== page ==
The Community Right to Buy Order to transform a prime Totnes site into a multi-million complex featuring affordable homes and public space has expired, a shock announcement reveals.

The news signals yet another blow for the Atmos Project as it means the proposed development, voted in by the public in a referendum in 2016, cannot now go ahead without a planning application.

In March this year the land, adjacent to the railway station, was sold to glue company Fastglobe (Mastics) Ltd by new owners Saputo UK, in a deal which seemed to spell the end for the trailblazing scheme.

The latest announcement by South Hams Council is yet another nail in the coffin for the popular project, which received the public seal of approval five years ago.

The announcement, by council leader Judy Pearce, has been met with “surprise” and “disappointment” by both the Totnes Community Development Society (TCDS), which is running the project, and the newly formed Atmos for Totnes Campaign group.

Following consultations with its in-house legal team and external legal specialists, the district council says it concludes the groundbreaking order has now expired.

Cllr Pearce hailed it a “real shame” the plans have not come to fruition, but says it is beyond the authority’s control.

She said: “Community Right to Build Orders are outside of the normal planning process and in this respect an order is very different to a planning application.

“A Community Development Order is approved by a referendum and not by a planning committee.

“Now the order has expired, a planning application for the site would have to be made to us as the planning authority.

“If this happens we would have to consider how any new application sought to deliver the aims of the Joint Local Plan policy on the site.”

In a statement, TCDS said it was “surprised” to receive a letter from the council’s solicitor on Monday evening stating that following a legal challenge by Fastglobe the authority had concluded the order had expired.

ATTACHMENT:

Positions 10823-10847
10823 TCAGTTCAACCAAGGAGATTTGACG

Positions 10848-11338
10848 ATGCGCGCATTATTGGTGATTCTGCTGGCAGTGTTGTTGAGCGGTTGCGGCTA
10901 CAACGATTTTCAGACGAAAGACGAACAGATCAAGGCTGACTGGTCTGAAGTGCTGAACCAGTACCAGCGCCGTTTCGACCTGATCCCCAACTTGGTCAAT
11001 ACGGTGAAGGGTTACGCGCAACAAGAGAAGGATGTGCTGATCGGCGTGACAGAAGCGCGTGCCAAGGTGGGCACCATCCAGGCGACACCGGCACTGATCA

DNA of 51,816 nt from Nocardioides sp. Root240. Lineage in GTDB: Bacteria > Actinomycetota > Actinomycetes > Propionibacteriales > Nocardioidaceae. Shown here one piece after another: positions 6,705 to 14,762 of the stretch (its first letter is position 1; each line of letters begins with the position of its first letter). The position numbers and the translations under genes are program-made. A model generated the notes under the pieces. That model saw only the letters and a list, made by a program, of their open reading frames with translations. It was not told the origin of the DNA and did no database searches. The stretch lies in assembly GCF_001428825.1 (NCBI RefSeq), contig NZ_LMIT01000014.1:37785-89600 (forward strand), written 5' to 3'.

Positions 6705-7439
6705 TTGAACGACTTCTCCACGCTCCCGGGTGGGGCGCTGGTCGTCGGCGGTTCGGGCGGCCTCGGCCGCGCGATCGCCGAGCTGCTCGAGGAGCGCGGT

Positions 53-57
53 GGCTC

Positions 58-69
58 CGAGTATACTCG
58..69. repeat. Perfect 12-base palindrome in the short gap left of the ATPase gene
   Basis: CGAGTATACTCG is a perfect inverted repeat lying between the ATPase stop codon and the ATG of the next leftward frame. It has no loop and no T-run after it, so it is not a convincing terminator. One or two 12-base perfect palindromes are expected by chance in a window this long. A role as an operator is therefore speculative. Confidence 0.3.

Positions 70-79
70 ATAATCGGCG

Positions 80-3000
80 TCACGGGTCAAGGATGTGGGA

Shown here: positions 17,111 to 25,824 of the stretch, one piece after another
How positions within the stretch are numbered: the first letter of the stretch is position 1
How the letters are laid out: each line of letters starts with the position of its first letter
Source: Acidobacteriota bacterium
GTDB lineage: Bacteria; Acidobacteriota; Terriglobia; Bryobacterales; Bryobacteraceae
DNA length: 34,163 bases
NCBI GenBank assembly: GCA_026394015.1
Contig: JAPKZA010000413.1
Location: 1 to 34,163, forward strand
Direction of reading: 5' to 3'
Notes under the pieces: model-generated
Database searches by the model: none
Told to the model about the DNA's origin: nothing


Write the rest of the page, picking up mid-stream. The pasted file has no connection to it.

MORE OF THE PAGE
The directors said the council had reconfirmed the extension of the order just one month ago in June.

The directors pledged to press ahead with the Atmos Project and say they are seeking further advice on their position.

In a joint statement, they said: “TCDS worked in partnership with Dairy Crest until our agreement with Saputo, who bought Dairy Crest in February 2019 for £975m, was terminated on a technicality.

“Given the housing emergency the town, and indeed Devon and Cornwall, currently face, TCDS remains determined to pursue every possible avenue to getting Atmos built.”

The Atmos for Totnes Campaign group also issued a joint statement saying: “We are shocked and disappointed to learn that, once again, council leader Judy Pearce has acted unilaterally in seeking to frustrate the avenues TCDS can explore in its bid to secure the Atmos site for the community, in perpetuity.”

“We find Cllr Pearce’s lack of support for what is ostensibly one of the UK’s biggest and most successful stories about community involvement in the planning process – the democratic process involved in achieving the Community Right To Build Order – breathtaking.”

The group claims the decision undermines the Government’s promotion of local community-run projects such as Atmos.

It urged: “We request all South Hams councillors and officers get behind Conservative policy and back the community’s bid to uphold the Community Right to Build Order and secure the site for development as the community intended, and as the Community Right to Build Order specifies, without delay.”